If it looks quick it probably is
The need for speed. Guess if you’re reading this there’s a good chance you’ll have felt that need yourself at some time. It’s the kind of thing petrol heads hanker after. It sort of defines them. Unites them.
Chasing down that same need for speed also shapes things in other ways and often the monkey on the back of that pursuit is air. Plain old air. Can’t see it. Or touch it. But try and push through it and it makes its presence felt. And some.
Now it took a little time for that realisation to dawn, but once it did those with a mechanical bent and a desire to go fast realised that somehow or other you had to work with the air. Cajole it. Stroke it. Persuade it to go round rather than present itself as a wall. Aircraft designers were among the first to recognise the forces at work. Not surprising really when it was harnessing those same forces to enable them to get their inventions into the air. Designers like R J Mitchell, creator of the Spitfire, demonstrated that understanding so eloquently in the shape and form of possibly the most famous aircraft of all time.
And the same could be said of Concorde. A shape defined by the very environment in which it operated and its need to break what had for many years thought to be impenetrable. The sound barrier.
All credit to the fly boys, but they weren’t the only ones who understood the forces at work. Early on came the realisation that aerodynamics had a role to play on four wheels and two. While Mitchell’s invention was barrel rolling through the sky, below him designers were travelling that same road and on it. Granted, sometimes the interpretation was more fanciful than practical, but some creations – perhaps embodied no better than in the work of the French coachbuilders Figoni & Falaschi – looked as if they were topping the ton without even turning a wheel!
Then you had those gifted designers who like Leonardo da Vinci, could apply their imagination and skill to seemingly anything. Enter Alex Tremulis.
Chicago born Tremulis had a prodigious talent for design. So much so, in fact, that by the time he was twenty his designs for custom-made Duesenberg’s were being turned into reality.
From that point on he pursued a career that, while it intersected from time time with the major manufacturers, generally followed a route of working with independent design studios and high-end builders of custom cars for Hollywood stars and the like. It was only the war and his conscription in the the Army Airforce that interrupted his burgeoning career and it began to take another turn. In the Army Airforce his talent was rapidly recognised and he eventually found himself working on top secret aircraft designs, an example of which is the Vertical Take Off Interceptor. To have an idea of what he was proposing you need look no further than Tesla founder’s Elon Musk Space X project which recently landed a used rocket booster in exactly the way Tremulis had described in his proposal back in 1944…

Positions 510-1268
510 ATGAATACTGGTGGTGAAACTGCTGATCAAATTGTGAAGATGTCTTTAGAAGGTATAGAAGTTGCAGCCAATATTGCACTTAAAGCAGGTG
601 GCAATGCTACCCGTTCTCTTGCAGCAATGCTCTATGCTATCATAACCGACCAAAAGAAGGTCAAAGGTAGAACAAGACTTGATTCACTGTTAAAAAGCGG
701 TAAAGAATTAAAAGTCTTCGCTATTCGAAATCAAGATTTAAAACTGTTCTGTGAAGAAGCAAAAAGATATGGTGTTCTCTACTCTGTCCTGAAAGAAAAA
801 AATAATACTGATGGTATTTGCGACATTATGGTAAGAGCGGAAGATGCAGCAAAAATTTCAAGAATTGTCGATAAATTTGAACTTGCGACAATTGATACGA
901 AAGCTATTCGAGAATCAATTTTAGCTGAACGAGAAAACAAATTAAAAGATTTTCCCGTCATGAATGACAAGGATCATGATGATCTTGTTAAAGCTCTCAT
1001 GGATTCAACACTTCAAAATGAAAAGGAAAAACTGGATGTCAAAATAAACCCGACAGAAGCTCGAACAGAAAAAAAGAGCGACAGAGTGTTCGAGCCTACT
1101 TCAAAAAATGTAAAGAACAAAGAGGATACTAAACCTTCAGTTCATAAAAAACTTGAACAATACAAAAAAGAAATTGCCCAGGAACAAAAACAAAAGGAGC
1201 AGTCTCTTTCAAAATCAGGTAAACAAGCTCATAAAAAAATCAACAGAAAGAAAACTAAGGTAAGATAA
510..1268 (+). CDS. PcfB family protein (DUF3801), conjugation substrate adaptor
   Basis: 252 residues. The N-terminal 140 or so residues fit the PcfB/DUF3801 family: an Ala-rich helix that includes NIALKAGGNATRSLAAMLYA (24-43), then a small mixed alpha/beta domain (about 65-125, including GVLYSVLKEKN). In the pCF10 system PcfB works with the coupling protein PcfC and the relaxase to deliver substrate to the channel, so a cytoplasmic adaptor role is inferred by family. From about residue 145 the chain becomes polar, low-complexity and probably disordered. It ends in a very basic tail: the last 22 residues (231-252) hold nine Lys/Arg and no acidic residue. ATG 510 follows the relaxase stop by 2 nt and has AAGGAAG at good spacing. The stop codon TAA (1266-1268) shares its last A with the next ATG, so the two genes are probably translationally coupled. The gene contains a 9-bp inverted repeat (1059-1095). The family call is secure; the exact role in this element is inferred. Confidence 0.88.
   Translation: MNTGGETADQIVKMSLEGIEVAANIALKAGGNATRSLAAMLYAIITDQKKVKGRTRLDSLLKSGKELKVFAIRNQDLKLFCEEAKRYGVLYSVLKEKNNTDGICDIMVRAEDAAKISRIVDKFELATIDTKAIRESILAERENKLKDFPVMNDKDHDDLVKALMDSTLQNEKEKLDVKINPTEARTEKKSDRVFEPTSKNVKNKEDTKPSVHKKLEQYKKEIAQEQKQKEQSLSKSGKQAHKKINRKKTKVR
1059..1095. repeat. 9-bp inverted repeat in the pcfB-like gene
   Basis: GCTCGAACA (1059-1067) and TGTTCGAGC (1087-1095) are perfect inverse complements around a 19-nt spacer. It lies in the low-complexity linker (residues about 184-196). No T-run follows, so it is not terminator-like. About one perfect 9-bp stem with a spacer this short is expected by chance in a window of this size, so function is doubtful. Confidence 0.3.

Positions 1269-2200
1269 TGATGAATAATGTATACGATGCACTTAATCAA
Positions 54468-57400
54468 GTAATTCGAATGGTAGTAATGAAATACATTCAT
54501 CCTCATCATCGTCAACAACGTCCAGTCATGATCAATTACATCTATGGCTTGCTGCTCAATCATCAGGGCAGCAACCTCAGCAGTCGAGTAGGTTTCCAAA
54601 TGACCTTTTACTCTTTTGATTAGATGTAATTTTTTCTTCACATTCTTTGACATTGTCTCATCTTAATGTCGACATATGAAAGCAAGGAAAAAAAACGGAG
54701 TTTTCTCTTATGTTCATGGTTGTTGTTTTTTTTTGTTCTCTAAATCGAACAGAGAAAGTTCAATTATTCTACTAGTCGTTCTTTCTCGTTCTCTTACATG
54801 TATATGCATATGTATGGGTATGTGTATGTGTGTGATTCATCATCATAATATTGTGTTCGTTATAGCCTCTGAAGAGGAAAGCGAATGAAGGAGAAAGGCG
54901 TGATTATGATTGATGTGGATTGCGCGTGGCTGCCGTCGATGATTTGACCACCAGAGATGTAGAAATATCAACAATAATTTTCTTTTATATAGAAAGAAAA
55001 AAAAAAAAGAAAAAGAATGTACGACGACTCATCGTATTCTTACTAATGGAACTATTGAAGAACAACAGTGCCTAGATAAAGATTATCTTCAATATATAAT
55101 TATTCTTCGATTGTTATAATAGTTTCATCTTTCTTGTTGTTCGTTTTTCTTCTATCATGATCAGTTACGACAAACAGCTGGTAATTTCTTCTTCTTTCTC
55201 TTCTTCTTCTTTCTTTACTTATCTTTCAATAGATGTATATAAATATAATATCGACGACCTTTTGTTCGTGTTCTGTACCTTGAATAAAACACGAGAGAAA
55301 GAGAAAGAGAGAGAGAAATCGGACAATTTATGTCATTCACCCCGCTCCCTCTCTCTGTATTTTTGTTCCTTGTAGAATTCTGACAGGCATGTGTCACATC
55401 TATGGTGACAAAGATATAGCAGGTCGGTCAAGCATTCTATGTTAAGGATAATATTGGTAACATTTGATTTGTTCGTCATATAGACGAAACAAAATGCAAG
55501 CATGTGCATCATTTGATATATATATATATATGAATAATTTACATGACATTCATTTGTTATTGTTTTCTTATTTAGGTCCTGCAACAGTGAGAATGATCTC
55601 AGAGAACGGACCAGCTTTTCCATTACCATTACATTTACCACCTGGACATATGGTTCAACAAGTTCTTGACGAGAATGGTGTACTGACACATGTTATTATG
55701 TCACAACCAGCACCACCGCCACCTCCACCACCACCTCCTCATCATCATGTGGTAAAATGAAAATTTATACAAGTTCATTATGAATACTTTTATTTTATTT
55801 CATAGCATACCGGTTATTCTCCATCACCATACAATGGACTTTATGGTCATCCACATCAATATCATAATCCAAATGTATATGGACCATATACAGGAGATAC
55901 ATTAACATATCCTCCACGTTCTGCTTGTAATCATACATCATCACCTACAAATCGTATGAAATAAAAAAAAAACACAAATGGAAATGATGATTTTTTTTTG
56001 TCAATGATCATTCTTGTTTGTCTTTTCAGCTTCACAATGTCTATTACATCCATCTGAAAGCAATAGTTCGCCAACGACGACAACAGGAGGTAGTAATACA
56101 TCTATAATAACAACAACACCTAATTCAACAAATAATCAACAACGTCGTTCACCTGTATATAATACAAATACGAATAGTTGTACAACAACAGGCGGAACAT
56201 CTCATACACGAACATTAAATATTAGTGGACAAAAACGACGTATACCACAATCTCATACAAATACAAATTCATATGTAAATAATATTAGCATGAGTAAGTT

After the war though the siren call of Tremuli’s first love called him back to the automotive world working on a series of projects for a variety of manufacturers, not the least of which was the ill fated, highly futuristic Tucker Torpedo.
Tremulis then trod a more stable path and joined Ford staying there for more than a decade. But while there his imagination showed no signs of fading. Rather, he continued to push the boundaries still yet further, revealing the two-wheel Ford Gyron which was first shown at the 1961 Detroit auto show.
And this is where this automotive shaggy dog story starts to draw to a close, for it was the Gyron that became the basis for the design of a two wheel world land speed record contender, the Gyronaut X1.
Much like the Figoni & Falaschi creations mentioned earlier, the Gyronaut looked the epitome of speed even while standing still. It’s futuristic design sought to cleave the air and in the process propel its driver Bob Leppan into the record books. Two years after it was first revealed the X1, powered by two Triumph engines, achieved its objective by breaking the record and posting speed of 245.667mph.
Of course that record then became the focus of hot competition and indeed was toppled four years later. Unsurprisingly the Gyronaut team returned in an attempt to retake the record and though they started with a potential record breaking run, disaster struck and the Gyronaut crashed at over 260mph. Mercifully Leppan survived the crash, due in no small part to the roll cage designed by Tremulis. The Gyronaut’s glory days were over…
The wreckage remained untouched for years until Alex Tremulis’s nephew Steve bought it to set about its restoration. Working together with Bob Leppan, the duo have bought the Gyronaut X1 to life again. And as it was in the day, it is today. A real knee trembler and the epitome of the need for speed.